I’ve been very influenced by the arrival of my daughters, Emily and Madeleine, who are now nine and eight. I want to try to do as well as I can to set them up for the brightest future in what at times looks like it can be quite a difficult world. I think that’s a very direct influence.
I’m also constantly inspired and amazed by the successes of others. When I look in the worlds of business, politics, charity or social entrepreneurship, there’s a wide range of inspiring individuals out there and it all encourages me to try to do as well as I can.
What achievement are you proudest of?
I am proud of the personal network I have in my family, my friends and my colleagues in work. I have a really rich and warm set of friends. I feel I’ve had multiple Sliding Doors moments in my life and have ended up on the right side. I feel very fortunate with the personal network I’ve developed.
I also feel proud of the career I’ve followed. It’s not easy to work in a global management consulting firm that has an ‘up or out’ policy that activates every two years and to still be standing after 18 years and be a successful partner. But I’m very conscious that there are a lot of people out there who’ve done a lot more with a lot less to start with as well. I had a very fortunate start that’s hopefully been leveraged as well as I can to deliver a good career and a good family environment.
Any failures you want to mention?
I’ve definitely had weaknesses along the way. I’ve always tended to get a bit too deep into the detail and at times have struggled to delegate as suitably as I should do and all that has obviously had some impact on work life balance. I definitely try as much as I can to recognise my weaknesses and improve on them.
There have been various times in my career at BCG where we’ve lost big proposals and even whole accounts. I try to learn from each experience. But I’ve come to conclude that it’s fairly cyclical. It’s an ongoing journey of successes and failures.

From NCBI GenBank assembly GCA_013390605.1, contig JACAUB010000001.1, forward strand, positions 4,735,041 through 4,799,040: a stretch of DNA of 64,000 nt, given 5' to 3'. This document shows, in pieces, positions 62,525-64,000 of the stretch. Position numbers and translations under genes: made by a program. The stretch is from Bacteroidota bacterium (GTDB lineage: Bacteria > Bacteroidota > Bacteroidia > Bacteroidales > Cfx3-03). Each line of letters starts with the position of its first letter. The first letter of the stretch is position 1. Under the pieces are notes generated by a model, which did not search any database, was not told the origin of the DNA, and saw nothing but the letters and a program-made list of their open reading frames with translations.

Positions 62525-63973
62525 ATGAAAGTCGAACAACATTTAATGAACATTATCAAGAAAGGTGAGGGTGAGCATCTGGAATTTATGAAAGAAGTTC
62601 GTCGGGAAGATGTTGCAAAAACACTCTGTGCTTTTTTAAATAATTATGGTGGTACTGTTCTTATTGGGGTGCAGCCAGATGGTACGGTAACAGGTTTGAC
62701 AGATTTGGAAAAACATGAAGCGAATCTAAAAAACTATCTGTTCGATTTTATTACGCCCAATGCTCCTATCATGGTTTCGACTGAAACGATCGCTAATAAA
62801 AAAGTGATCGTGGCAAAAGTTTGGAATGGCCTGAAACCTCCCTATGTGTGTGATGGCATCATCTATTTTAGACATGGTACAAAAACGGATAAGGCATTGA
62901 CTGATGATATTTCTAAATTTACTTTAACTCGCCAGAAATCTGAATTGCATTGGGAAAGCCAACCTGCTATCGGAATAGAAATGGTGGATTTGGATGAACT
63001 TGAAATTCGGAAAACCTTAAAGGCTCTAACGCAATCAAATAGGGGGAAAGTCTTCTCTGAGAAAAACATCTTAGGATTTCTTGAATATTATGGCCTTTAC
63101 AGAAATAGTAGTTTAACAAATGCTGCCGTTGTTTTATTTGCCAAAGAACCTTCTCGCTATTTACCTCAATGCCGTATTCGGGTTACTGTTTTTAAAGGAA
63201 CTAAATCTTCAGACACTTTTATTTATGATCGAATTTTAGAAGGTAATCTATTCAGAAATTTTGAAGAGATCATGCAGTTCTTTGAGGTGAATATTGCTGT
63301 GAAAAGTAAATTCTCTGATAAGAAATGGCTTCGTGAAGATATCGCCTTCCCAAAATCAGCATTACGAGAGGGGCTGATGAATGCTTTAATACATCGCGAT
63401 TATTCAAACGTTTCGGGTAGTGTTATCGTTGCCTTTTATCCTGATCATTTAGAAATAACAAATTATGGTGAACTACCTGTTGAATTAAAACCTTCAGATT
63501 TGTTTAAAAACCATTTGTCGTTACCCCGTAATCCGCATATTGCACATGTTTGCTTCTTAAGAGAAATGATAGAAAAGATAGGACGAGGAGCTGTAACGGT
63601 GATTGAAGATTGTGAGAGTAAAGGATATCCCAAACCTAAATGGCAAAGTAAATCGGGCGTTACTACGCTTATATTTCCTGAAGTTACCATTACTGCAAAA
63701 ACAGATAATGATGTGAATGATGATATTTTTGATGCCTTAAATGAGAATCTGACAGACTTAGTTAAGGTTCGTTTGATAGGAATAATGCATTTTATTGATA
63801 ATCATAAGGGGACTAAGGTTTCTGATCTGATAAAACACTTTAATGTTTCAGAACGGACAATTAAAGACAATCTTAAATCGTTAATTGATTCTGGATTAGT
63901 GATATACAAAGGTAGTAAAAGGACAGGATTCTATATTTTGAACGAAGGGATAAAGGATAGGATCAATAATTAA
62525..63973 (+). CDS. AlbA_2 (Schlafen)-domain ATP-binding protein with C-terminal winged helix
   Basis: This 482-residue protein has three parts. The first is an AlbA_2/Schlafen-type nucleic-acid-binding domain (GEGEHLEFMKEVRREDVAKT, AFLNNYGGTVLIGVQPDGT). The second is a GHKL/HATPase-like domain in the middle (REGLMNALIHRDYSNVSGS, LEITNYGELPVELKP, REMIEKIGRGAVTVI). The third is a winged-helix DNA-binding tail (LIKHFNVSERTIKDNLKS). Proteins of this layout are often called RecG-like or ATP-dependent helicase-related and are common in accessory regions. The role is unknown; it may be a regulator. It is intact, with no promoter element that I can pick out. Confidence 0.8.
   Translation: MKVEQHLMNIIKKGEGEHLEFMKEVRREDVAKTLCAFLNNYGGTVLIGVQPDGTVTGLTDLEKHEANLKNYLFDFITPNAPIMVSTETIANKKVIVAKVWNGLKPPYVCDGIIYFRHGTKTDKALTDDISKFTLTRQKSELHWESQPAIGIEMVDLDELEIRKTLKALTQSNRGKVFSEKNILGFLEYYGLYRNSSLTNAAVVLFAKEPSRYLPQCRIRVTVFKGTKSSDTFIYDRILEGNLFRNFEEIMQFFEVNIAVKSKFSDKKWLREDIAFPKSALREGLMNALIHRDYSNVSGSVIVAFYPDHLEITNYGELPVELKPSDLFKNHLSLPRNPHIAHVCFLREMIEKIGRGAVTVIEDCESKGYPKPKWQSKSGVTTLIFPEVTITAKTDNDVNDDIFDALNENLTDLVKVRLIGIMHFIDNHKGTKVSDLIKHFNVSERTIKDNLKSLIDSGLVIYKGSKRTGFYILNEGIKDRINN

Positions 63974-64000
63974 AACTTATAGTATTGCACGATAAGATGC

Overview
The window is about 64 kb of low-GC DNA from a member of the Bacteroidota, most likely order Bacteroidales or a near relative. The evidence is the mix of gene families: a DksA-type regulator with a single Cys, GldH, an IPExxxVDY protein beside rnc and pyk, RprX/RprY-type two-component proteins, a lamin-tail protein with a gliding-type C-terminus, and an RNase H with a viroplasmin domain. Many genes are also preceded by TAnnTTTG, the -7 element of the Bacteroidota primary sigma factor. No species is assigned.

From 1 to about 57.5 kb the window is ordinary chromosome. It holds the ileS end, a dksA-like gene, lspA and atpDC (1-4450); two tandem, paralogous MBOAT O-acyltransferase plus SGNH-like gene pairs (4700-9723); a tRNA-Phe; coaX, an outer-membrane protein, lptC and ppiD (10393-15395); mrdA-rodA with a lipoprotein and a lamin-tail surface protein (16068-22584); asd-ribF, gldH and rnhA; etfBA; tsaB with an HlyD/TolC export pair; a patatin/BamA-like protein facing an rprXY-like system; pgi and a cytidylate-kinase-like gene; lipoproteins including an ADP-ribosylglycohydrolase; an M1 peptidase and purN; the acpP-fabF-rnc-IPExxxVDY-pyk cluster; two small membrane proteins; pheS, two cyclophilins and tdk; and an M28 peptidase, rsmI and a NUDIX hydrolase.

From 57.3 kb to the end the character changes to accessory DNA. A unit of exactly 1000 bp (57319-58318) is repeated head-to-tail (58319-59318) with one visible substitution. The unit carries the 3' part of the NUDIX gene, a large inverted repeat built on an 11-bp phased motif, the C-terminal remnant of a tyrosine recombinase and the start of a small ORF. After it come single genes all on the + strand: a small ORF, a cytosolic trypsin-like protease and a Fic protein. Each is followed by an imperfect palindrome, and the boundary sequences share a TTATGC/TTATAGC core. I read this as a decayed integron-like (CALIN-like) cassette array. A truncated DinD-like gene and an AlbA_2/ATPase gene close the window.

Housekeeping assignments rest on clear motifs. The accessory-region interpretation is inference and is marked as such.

Indeed, my failures stretch back to my time in UCD. I continue to kick myself that I lost the World Universities Debating Championships final, speaking with my good friend Caoilfhionn Gallagher.
What are your tips and advice for success?
First of all, be purposeful and have ambition and don’t allow your twenties to drift along. Once you get into your chosen career, aim to over-deliver and to surprise. When you’re given your first assignment, think about how you can do it better than is expected.
It’s also important to learn to develop and deploy different styles. A lot of my learning in this type of career has been that different styles are appropriate at different times. You can’t just have one style fits all.
Finally, in any career that involves providing professional services, there’s both a hard and a soft side to that. There’s proving your recommendation rationally and analytically, but then there’s convincing people emotionally that it’s right. If you can do the first but not the second, you won’t succeed.
What are your interests outside work?